Why have there been calls for electoral reform?

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  • Created by: Sophie
  • Created on: 28-04-13 20:35
  • Increased concern about effect of FPTP on our political system. Many argued it destroys accountability by producing government with such large majorities in parliament that parliament was increasingly unable to provide an effective scrutiny or opposition. Laws were being rubber-stamped in the face of powerful governments driving their Bills through parliament, using the support of loyal party backbenchers. 
  • Growth of third parties from the 1980s highlighted the apparent unfairness of the results. In 1997 for example, Lib Dems achieved 17.2% of tota vote yet less than 9% of seats; in 2001 with 18.3% of the vote, they received only 7.9% if the seats; in 2005, 22% of the vote produced only 9.6% of the seats.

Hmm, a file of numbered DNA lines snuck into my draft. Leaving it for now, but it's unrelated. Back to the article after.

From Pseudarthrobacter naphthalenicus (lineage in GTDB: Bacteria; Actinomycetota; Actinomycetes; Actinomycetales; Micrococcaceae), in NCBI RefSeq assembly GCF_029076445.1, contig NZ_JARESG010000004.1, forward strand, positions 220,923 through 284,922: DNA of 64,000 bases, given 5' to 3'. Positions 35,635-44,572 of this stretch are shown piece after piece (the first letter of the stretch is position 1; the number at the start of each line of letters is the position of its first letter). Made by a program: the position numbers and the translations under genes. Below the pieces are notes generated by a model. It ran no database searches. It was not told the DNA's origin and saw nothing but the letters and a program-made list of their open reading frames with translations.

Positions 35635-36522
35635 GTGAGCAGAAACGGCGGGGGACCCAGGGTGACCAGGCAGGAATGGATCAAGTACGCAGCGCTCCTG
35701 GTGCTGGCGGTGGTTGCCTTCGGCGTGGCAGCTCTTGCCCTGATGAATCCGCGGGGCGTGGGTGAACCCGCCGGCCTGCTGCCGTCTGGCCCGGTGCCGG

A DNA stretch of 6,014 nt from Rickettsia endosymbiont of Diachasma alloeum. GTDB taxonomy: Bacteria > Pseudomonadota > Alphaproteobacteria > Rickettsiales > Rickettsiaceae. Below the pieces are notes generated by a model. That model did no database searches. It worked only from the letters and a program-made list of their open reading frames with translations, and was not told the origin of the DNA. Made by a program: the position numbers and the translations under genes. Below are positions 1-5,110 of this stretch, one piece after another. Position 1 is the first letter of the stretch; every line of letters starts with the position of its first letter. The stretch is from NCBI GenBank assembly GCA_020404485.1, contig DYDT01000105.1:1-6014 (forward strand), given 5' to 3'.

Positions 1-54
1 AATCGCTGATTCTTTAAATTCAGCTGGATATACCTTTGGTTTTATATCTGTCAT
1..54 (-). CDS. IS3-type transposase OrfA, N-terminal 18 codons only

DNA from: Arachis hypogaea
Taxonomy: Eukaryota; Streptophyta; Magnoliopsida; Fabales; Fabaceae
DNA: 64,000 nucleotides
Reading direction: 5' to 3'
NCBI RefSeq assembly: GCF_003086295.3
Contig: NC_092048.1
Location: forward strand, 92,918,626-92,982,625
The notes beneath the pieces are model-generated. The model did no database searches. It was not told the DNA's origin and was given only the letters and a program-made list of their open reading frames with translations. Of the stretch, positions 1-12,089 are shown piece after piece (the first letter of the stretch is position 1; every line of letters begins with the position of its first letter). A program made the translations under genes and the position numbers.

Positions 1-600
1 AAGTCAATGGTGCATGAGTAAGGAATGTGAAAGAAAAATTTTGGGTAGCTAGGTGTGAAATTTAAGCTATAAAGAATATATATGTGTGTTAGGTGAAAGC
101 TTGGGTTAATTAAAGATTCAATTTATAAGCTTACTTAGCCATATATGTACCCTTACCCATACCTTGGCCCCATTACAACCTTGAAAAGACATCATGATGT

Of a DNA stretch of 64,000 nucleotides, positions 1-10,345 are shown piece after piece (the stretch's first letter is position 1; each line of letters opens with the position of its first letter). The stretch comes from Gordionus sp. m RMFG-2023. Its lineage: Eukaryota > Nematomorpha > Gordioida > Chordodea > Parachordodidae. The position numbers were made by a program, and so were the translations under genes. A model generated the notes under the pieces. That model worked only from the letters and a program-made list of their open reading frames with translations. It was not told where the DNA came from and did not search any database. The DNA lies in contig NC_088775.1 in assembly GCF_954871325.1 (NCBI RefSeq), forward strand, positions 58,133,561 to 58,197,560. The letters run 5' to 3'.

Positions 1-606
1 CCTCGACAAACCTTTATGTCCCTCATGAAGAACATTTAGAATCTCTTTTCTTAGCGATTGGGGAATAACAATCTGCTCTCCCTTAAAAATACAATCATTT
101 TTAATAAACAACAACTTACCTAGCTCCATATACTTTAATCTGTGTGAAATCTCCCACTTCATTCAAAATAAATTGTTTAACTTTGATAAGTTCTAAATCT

• 1997 Labour Manifesto stated "we are committed to a referendum on the voting system for the HoC.", but committment was never kept, despite introduction of other voting systems for various elections. FPTP remained the voting system for Westminster and for local govt, but use of systems like AMS and the list system in other elections sharpened the appetite for reform. Now a referendum has been promised for May 2011 to introduce a new system, but Tories and Labour parties are likely to oppose any change. 
  • Jenkins Report came up with a new voting system called AV+ for Westminster elections (mixture of AV


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